The Genevan Psalter in the 21st century

A Presbyterian colleague referred me to a project that has intrigued me. The Psalm Project is a group of musicians who pair contemporary translations of the Psalms with contemporary versions of tunes from the Genevan Psalter (encouraged, in part, by the Calvin Institute for Christian Worship.)  Sheet music for a number of their psalm settings is available. Although these psalms may have limited liturgical usage, some may find them inspiring for devotional listening.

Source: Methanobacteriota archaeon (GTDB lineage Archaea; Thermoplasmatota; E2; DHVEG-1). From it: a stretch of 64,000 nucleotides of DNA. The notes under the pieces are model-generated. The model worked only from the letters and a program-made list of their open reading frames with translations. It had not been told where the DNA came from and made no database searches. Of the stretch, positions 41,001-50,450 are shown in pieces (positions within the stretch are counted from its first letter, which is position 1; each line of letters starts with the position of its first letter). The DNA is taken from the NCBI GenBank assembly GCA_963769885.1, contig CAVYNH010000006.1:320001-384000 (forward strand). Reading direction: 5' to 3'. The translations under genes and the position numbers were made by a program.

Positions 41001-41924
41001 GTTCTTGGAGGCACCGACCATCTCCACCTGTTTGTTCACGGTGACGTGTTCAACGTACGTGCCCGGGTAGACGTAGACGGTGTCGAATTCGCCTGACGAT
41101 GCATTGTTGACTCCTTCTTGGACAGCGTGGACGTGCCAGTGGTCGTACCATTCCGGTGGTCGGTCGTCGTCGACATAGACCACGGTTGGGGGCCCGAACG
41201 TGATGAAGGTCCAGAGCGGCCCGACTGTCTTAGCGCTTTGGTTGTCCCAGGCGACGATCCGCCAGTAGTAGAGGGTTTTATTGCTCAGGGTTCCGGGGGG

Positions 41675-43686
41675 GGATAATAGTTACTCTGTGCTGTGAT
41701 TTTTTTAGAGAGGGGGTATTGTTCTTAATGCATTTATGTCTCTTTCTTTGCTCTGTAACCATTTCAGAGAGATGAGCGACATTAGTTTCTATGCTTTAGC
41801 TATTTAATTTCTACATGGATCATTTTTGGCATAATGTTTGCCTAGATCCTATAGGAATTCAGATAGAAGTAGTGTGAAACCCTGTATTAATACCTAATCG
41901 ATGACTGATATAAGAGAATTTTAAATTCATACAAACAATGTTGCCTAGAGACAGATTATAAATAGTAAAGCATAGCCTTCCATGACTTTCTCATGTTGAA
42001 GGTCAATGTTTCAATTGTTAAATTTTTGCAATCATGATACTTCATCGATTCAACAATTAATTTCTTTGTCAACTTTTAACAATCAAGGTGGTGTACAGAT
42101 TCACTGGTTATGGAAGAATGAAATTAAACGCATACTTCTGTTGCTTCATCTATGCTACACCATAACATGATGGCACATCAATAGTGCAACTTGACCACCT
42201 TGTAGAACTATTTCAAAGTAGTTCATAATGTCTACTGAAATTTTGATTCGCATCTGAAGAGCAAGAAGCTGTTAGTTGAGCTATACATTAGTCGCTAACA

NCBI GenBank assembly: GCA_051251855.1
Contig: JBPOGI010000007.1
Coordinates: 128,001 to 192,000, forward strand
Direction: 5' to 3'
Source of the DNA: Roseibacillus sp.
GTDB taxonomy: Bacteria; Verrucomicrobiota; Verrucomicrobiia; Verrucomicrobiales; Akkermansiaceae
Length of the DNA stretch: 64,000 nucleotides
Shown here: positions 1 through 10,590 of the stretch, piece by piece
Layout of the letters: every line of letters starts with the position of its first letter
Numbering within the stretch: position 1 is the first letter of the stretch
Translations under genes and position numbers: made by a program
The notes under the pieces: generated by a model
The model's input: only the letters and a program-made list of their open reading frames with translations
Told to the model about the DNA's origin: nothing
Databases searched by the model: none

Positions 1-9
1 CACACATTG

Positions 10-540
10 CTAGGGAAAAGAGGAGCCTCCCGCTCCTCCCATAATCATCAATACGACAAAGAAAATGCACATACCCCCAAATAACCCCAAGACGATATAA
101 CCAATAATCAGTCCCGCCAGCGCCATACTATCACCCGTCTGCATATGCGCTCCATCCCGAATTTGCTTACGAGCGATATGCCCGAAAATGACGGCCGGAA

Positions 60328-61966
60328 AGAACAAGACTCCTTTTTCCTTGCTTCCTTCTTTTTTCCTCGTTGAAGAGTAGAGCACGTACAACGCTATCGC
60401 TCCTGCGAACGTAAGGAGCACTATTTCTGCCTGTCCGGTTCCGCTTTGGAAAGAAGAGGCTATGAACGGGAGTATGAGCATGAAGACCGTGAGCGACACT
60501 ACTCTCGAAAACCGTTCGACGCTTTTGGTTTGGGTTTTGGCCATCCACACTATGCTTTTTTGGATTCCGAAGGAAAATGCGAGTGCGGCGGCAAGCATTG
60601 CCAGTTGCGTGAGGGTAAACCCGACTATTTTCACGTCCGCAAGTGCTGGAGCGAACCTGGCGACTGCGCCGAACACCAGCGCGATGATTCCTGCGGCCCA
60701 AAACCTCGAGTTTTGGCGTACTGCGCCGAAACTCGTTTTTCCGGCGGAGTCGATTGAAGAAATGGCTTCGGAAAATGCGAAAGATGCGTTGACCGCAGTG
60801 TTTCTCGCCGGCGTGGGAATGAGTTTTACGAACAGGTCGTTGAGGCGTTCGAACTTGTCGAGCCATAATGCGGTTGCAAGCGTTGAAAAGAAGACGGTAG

Here’s their take on a familiar melody:

(Your church music trivia for today: the tune we know as OLD HUNDREDTH is actually paired with Psalm 134 in the Genevan Psalter.)

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  1. We see just one ensemble here, performing in a contemporary Praise genre. I wonder whether they have rendered all their work in a single genre, as for example traditional liturgical chants and Psallite have done. In my own psalms project, I took into account that the psalms were originally composed for different occasions, so that some could be rendered more profitably by, say, a solo or choral voice accompanied by a solo cello, a blues quartet or even a marching band.

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